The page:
SPENDING $71,908,015, a 2.09 percent increase from the current $70,436,192.
TAX LEVY 3.21 percent increase, from $56,871,237 to $58,699,051. This is within the district’s 3.65 percent tax-cap limit, so a simple majority vote is required for approval.
TEACHER PAY / PROGRAMS The teacher contract is under negotiation.
Proposition 3 authorizes the extension of the district's bus fleet replacement fund for another 10 years. Approval of the proposition will not affect the tax levy.
Proposition 4 authorizes spending $380,000 from that replacement fund to purchase three new buses. Approval of the proposition will not affect the tax levy.
Proposition 5 authorizes using $1.8 million in capital reserve funds for climate control repairs at Southampton Elementary School and Southampton Intermediate School. Approval of the proposition will not affect the tax levy.
Proposition 6 asks voters to authorize a $404,314 contract with the Southampton Youth Association for a recreation program. The tax levy includes the cost of this proposition.
Proposition 7 asks voters for permission to enter into a $235,000 contract with the Southampton Historical Museum for services. The tax levy includes the cost of this proposition.
WHEN | WHERE
8 a.m. to 9 p.m. at Southampton Intermediate School, music room. southamptonschools.org
Leslie Duroseau, Meesha Johnson, Charles A. Styler and incumbent Donald J. King are running for two seats, elected at-large. Incumbent Roberta O. Hunter is not seeking re-election. Terms are four years.
Donald J. King
BACKGROUND King, 62, is a lifelong district resident. He holds a bachelor's degree in business administration and accounting from SUNY Plattsburgh and manages a private club in Southampton. King is a volunteer with the Southampton Fire Department. His three sons graduated from the district. He first was elected in 2005 and has served as board president for the past five years.
KEY ISSUE Addressing achievement gaps among the district's demographics is a top issue, he said. King noted the district's social studies curriculum has recently expanded sections on the history of the Shinnecock Indian Nation to reflect the student population. The district is contracted to educate the tribe's 120 school-age children. Maintaining the district's financial stability is important as well, he said.
BACKGROUND Duroseau, 51, has lived in the district for nine years. She holds a bachelor's degree in psychology from York College and is a pastor at Hamptons United Methodist Church in Southampton. Her daughter is a senior in the district and her son, Jalai Duroseau, works as a counselor at Southampton Intermediate School. She serves on the Southampton Town Anti-Bias Task Force and the Eastern Long Island Chapter of the NAACP.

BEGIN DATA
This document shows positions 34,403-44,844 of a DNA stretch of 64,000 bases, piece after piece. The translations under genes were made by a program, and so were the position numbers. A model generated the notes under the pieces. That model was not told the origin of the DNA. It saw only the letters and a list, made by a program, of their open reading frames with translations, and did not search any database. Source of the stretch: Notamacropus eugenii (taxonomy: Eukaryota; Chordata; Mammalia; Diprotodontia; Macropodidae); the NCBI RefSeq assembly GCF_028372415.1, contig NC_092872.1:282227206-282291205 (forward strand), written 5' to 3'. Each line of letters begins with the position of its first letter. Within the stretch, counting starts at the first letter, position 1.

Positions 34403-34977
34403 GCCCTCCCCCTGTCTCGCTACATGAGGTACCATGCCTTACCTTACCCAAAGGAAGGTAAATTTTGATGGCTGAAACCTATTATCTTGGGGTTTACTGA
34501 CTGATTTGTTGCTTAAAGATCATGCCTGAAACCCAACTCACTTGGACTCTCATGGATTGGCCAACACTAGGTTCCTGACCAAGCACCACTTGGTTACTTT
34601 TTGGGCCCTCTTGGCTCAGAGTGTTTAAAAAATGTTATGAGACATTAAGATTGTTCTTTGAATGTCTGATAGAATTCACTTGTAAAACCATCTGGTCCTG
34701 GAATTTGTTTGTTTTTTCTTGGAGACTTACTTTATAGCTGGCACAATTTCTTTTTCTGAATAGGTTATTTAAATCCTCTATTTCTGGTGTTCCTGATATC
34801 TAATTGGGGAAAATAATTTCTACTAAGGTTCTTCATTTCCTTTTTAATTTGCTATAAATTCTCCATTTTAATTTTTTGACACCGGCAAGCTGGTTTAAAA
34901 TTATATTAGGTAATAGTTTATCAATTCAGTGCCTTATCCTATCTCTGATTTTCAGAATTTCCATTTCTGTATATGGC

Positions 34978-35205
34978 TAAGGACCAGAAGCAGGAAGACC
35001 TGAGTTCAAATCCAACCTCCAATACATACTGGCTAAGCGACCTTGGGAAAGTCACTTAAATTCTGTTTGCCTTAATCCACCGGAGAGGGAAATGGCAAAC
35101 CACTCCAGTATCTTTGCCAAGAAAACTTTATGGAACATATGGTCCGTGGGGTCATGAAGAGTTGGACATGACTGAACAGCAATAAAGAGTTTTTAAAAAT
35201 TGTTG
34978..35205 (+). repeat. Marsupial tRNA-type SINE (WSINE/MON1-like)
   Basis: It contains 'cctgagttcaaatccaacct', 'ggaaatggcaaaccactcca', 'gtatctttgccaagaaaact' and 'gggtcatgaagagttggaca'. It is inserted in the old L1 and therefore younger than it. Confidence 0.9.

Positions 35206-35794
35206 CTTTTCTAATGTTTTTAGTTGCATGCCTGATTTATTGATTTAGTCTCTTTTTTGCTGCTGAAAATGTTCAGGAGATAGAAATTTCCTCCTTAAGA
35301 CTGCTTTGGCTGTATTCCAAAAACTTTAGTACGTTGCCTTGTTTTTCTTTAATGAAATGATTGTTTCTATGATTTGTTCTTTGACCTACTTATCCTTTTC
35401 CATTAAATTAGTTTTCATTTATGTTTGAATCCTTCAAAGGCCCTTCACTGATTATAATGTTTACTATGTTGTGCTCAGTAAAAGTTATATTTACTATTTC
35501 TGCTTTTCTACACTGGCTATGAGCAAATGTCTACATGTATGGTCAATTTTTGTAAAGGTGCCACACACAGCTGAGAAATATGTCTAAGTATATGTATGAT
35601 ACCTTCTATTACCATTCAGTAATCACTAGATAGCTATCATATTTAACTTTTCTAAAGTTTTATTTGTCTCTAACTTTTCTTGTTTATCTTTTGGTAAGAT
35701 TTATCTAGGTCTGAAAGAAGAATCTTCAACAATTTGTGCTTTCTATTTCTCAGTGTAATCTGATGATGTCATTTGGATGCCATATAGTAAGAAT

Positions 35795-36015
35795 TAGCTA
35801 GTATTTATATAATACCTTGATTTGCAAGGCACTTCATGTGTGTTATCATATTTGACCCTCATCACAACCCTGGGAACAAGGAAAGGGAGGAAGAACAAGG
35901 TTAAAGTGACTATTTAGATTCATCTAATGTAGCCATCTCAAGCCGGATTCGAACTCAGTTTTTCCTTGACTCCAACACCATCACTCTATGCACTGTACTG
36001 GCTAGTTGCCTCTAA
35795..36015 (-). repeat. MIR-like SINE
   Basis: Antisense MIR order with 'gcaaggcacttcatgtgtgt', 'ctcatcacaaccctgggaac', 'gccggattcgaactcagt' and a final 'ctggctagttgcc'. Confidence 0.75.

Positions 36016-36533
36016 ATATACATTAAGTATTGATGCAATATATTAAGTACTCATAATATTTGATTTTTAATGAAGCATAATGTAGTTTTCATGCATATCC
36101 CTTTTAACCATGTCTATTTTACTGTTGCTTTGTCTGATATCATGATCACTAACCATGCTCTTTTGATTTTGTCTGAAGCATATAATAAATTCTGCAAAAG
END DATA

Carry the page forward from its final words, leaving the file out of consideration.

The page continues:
KEY ISSUE Addressing the social, emotional and educational needs of Southampton's diverse student body is important for Duroseau. She said she would like to see better communication on diversity between the district, parents and the community, as well as a better understanding of the role trauma can play in a child's learning experience. "How do we deal with those who are more marginalized in a location such as the Hamptons, where there are so many people of wealth," she said.
BACKGROUND Johnson, 42, has lived in the district for 39 years and is a member of the Shinnecock Indian Nation. She works as a program director and substance abuse counselor and is pursuing a master's in social work from Stony Brook University. Johnson, who is blind, serves on the Suffolk County Disabilities Advisory Commitee, the county's Native American Affairs Advisory Board and the Southampton Town Anti-Bias Task Force. Her daughter is a senior in the district.
KEY ISSUE Johnson said she would like to be a voice for the tribe on the board as incumbent Roberta Hunter, a tribe member, is not seeking re-election. Top issues for her are advocating for students with disabilities and strengthening mental health programs offered through the district. "I intend on being an effective voice for any and all underserved communities," she said.
Charles A. Styler
BACKGROUND Styler, 79, first moved to the district in 1949. He enlisted in the U.S. Navy in 1957, serving for nearly four years and obtaining a GED from the former United States Armed Forces Institute in Madison, Wisconsin. His career ranges from serving as the chief communications specialist aboard U.S. Naval vessels as a Merchant Marine officer to his current role producing video for Southampton public access station SEA-TV. His four children graduated from the district and his grandson currently is a student in the district.
KEY ISSUE "School safety is now at the top of my list," said Styler, who said local police departments should partner with schools on emergency situation drills. He supports recently passed state legislation authorizing cameras on school buses to catch drivers who illegally pass the buses. Styler also favors consolidation of district administrator positions.